The Way You Tell Who's Who in the Military
by Jim Garamone
[American Forces Press Service (22 Nov 1999)]
One big problem throughout military history has been identifying
who's in charge. From the earliest days of warfare to the
present, special rank badges meant survival. In the heat of
battle, knowing who to listen to was as important as the fighting
skills soldiers and sailors developed. They had to know at a
glance whose shouted orders to obey.
In the earliest times, rank was not an issue. "Do what Grog says"
was enough so long as everyone knew Grog. As armies and navies
started growing, however, that kind of intimacy wasn't possible.
The badge of rank, therefore, became important. Today's Army,
Marine Corps, Navy, Air Force, and Coast Guard rank insignia are
the result of thousands of years of tradition.
Through the ages, the badge of ranks have included such symbols
as feathers, sashes, stripes and showy uniforms. Even carrying
different weapons has signified rank. The badges of rank have
been worn on hats, shoulders, and around the waist and chest.
The American military adapted most of its rank insignia from the
British. Before the Revolutionary War, Americans drilled with
militia outfits based on the British tradition. Sailors followed
the example of the most successful navy of the time – the
So, the Continental Army had privates, sergeants, lieutenants,
captains, colonels, generals, and several now-obsolete ranks like
coronet, subaltern, and ensign. One thing the Army didn't have
was enough money to buy uniforms.
To solve this, General George Washington wrote, "As the
Continental Army has unfortunately no uniforms, and consequently
many inconveniences must arise from not being able to distinguish
the commissioned officers from the privates, it is desired that
some badge of distinction be immediately provided; for instance
that the field officers may have red or pink colored cockades in
their hats, the captains yellow or buff, and the subalterns
Even during the war, rank insignia evolved. In 1780, regulations
prescribed two stars for major generals and one star for
brigadiers, worn on shoulder boards, or epaulettes.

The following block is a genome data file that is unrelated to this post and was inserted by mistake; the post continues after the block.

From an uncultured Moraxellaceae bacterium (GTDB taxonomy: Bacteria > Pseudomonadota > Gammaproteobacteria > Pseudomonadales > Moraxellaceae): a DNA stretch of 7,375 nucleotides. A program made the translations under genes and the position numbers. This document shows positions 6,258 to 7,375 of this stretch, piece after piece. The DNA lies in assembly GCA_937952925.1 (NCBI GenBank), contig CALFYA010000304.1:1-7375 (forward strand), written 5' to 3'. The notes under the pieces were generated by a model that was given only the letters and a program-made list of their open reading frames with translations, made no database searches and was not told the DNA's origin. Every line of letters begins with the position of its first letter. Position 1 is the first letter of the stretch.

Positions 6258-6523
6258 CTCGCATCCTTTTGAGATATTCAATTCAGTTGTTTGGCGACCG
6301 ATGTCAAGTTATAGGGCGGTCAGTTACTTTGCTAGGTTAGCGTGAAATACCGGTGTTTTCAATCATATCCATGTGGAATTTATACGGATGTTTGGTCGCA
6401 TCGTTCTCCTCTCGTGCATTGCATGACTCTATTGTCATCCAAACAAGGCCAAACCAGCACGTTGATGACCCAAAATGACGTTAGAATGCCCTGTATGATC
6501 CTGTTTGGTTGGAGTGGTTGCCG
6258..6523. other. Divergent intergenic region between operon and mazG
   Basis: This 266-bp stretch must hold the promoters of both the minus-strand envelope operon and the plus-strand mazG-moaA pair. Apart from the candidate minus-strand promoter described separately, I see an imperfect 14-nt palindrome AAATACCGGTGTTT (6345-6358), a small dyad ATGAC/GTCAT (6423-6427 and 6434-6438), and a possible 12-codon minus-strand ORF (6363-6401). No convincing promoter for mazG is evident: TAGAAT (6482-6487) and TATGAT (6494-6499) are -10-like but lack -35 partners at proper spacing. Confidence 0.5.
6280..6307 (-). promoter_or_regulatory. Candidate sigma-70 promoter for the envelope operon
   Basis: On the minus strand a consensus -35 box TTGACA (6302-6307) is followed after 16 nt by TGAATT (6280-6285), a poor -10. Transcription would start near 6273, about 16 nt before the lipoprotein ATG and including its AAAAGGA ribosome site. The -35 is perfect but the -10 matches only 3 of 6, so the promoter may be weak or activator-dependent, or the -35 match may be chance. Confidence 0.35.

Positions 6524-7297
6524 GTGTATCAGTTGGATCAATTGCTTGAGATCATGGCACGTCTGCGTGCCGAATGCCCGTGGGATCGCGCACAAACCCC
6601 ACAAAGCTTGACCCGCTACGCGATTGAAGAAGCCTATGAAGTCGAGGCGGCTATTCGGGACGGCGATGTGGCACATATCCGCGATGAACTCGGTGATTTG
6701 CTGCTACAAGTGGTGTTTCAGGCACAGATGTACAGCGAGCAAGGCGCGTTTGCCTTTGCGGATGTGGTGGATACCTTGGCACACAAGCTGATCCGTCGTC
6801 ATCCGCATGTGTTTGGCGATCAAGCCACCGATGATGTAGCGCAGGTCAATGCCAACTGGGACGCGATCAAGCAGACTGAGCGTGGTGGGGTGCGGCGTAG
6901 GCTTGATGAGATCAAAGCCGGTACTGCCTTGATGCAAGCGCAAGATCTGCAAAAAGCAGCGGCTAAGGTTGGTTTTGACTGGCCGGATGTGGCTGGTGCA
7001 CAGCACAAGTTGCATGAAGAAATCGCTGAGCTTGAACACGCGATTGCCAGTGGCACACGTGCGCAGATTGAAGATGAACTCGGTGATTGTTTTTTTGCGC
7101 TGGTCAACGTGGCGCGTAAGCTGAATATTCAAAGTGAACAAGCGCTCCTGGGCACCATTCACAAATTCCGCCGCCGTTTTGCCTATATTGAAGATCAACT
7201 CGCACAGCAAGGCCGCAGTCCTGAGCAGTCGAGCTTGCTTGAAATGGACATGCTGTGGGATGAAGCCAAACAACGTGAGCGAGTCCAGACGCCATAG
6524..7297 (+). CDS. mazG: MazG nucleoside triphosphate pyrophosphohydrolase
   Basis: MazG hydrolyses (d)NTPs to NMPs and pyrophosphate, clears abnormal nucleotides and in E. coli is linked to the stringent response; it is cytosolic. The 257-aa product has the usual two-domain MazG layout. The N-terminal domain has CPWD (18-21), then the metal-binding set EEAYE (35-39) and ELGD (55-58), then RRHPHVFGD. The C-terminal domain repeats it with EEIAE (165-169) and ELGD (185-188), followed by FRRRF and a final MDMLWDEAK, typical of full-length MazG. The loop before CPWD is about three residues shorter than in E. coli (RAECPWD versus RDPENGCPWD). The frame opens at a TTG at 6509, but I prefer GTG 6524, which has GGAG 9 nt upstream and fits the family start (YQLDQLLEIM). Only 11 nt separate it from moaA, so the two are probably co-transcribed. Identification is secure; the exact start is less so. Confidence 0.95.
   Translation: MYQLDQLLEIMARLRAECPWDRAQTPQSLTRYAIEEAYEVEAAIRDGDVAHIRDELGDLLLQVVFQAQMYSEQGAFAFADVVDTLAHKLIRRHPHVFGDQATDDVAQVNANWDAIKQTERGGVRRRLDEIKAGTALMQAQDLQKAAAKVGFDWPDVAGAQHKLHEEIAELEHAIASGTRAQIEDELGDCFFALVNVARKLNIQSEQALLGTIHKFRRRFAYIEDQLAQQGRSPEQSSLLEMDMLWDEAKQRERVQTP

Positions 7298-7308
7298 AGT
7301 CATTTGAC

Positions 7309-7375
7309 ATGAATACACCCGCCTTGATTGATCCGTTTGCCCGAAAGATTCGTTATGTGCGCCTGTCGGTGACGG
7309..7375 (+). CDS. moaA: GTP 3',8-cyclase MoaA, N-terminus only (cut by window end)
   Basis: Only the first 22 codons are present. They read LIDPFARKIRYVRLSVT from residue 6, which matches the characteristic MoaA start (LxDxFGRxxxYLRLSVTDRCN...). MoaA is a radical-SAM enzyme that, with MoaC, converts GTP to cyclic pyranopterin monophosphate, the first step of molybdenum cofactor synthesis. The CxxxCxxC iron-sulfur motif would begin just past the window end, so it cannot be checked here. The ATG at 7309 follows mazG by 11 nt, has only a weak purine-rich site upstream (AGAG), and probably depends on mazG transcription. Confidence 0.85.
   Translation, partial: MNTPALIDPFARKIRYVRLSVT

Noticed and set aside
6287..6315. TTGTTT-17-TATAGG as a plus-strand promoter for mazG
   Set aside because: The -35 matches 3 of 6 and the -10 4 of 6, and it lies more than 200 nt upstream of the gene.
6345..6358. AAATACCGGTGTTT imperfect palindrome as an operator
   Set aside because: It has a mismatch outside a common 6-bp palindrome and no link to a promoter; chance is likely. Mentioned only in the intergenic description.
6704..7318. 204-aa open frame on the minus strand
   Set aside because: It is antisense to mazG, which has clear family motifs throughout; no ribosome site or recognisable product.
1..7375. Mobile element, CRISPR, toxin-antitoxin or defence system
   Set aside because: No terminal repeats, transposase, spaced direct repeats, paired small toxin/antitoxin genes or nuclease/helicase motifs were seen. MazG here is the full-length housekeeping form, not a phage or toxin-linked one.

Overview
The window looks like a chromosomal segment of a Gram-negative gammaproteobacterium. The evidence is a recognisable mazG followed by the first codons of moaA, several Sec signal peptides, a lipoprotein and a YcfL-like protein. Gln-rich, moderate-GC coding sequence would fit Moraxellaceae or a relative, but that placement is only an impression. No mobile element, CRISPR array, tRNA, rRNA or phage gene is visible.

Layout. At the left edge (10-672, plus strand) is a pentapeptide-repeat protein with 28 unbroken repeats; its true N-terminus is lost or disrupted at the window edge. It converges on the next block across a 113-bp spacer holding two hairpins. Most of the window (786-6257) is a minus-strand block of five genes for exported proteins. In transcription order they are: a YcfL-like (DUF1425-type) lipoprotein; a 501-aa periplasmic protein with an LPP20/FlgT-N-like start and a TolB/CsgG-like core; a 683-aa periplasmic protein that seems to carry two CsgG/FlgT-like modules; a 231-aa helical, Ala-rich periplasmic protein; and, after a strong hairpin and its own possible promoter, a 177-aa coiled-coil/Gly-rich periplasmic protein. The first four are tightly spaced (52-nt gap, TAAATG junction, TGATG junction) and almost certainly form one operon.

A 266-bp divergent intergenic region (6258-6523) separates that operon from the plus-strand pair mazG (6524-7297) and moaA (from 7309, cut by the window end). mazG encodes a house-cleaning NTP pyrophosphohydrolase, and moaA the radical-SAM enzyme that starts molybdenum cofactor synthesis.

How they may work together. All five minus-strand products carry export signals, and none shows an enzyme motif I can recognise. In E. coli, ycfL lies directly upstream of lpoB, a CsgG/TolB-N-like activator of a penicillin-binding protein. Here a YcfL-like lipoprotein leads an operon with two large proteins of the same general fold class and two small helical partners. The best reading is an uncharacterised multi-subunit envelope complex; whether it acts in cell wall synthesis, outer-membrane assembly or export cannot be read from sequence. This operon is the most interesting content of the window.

The use of most English ranks carried on even after the United
States won the war. The Army and Marine Corps used comparable
ranks, especially after 1840. The Navy took a different route.
The rank structure and insignia continued to evolve. Second
lieutenants replaced the Army's coronets, ensigns, and
subalterns, but they had no distinctive insignia until Congress
gave them butter bars in 1917. Colonels received the
eagle in 1832. From 1836, majors and lieutenant colonels were
denoted by oak leave; captains by double silver bars –
railroad tracks; and first lieutenants, single silver
In the Navy, captain was the highest rank until Congress created
flag officers in 1857 – before then, designating someone an
admiral in the republic had been deemed too royal for
the United States. Until 1857, the Navy had three grades of
captain, roughly equivalent to the Army's brigadier general,
colonel, and lieutenant colonel. Adding to the confusion, all
Navy ship commanders are called captain regardless of
With the onset of the Civil War, the highest grade captains
became commodores and rear admirals, and wore one-star and two-
star epaulettes, respectively. The lowest became commanders with
oak leaves while captains in the middle remained equal to Army
colonels and wore eagles.
At the same time, the Navy adopted a sleeve-stripe system that
became so complex that when David Glasgow Farragut became the
service's first full admiral in 1866, the stripes on his sleeves
extended from cuff to elbow. The smaller sleeve stripes used
today were introduced in 1869.
Chevrons are V-shaped stripes whose use in the military go back
to at least the 12th century. It was a badge of honor and used in
heraldry. The British and French used chevrons – from the
French word for roof – to signify length of
Chevrons officially denoted rank in the U.S. military for the
first time in 1817, when cadets at the U.S. Military Academy at
West Point, New York, wore them on their sleeves. From West
Point, chevrons spread to the Army and Marine Corps. The
difference then was chevrons were worn points down until 1902,
when Army and Marine Corps enlisted personnel switched to the